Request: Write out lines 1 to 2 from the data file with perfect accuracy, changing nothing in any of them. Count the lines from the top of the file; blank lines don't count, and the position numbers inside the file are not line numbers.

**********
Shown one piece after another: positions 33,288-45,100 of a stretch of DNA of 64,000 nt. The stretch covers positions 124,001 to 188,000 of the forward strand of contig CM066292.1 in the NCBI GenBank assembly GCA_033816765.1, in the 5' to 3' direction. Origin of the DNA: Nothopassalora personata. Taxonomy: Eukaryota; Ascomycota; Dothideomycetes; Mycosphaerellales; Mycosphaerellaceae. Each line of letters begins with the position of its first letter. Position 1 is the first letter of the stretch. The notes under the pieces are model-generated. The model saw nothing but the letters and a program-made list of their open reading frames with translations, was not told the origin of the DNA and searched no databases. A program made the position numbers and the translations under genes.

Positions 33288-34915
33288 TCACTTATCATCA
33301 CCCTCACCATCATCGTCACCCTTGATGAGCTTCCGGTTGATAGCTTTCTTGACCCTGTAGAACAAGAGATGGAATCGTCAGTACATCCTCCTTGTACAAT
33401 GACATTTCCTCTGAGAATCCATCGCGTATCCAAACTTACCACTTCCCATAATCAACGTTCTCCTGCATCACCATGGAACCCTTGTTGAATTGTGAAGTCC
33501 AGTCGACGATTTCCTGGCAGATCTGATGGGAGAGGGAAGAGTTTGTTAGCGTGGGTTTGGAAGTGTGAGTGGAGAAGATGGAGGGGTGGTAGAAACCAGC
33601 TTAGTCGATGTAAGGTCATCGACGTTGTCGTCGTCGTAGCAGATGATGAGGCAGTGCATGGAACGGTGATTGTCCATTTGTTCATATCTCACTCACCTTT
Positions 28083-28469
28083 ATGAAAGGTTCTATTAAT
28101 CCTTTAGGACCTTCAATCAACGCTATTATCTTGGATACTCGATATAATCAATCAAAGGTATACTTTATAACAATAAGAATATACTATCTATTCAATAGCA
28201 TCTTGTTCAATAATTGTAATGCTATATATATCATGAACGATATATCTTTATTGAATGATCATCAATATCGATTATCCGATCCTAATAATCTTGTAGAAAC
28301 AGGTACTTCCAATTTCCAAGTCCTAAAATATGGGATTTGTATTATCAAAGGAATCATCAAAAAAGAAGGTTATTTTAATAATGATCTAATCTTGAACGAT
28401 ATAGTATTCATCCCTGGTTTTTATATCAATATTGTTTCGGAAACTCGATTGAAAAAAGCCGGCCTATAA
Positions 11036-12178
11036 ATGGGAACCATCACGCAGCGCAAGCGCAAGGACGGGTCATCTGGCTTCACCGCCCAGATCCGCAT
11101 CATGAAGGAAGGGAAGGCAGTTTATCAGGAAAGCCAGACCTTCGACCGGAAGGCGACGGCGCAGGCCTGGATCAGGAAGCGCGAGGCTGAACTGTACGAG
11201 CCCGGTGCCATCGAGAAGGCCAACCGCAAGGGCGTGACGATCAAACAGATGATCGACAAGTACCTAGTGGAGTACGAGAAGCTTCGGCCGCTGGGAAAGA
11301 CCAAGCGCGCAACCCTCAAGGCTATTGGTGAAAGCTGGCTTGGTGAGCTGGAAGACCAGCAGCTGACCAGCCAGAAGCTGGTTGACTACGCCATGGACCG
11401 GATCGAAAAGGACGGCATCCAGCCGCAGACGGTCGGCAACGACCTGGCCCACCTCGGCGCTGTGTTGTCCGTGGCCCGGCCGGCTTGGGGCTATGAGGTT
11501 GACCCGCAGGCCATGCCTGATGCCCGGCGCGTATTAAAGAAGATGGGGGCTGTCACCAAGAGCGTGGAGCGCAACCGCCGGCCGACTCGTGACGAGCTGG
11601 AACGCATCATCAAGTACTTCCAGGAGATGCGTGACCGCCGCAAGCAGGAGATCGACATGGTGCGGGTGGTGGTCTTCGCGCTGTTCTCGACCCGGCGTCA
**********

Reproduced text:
Shown one piece after another: positions 33,288-45,100 of a stretch of DNA of 64,000 nt. The stretch covers positions 124,001 to 188,000 of the forward strand of contig CM066292.1 in the NCBI GenBank assembly GCA_033816765.1, in the 5' to 3' direction. Origin of the DNA: Nothopassalora personata. Taxonomy: Eukaryota; Ascomycota; Dothideomycetes; Mycosphaerellales; Mycosphaerellaceae. Each line of letters begins with the position of its first letter. Position 1 is the first letter of the stretch. The notes under the pieces are model-generated. The model saw nothing but the letters and a program-made list of their open reading frames with translations, was not told the origin of the DNA and searched no databases. A program made the position numbers and the translations under genes.

Positions 33288-34915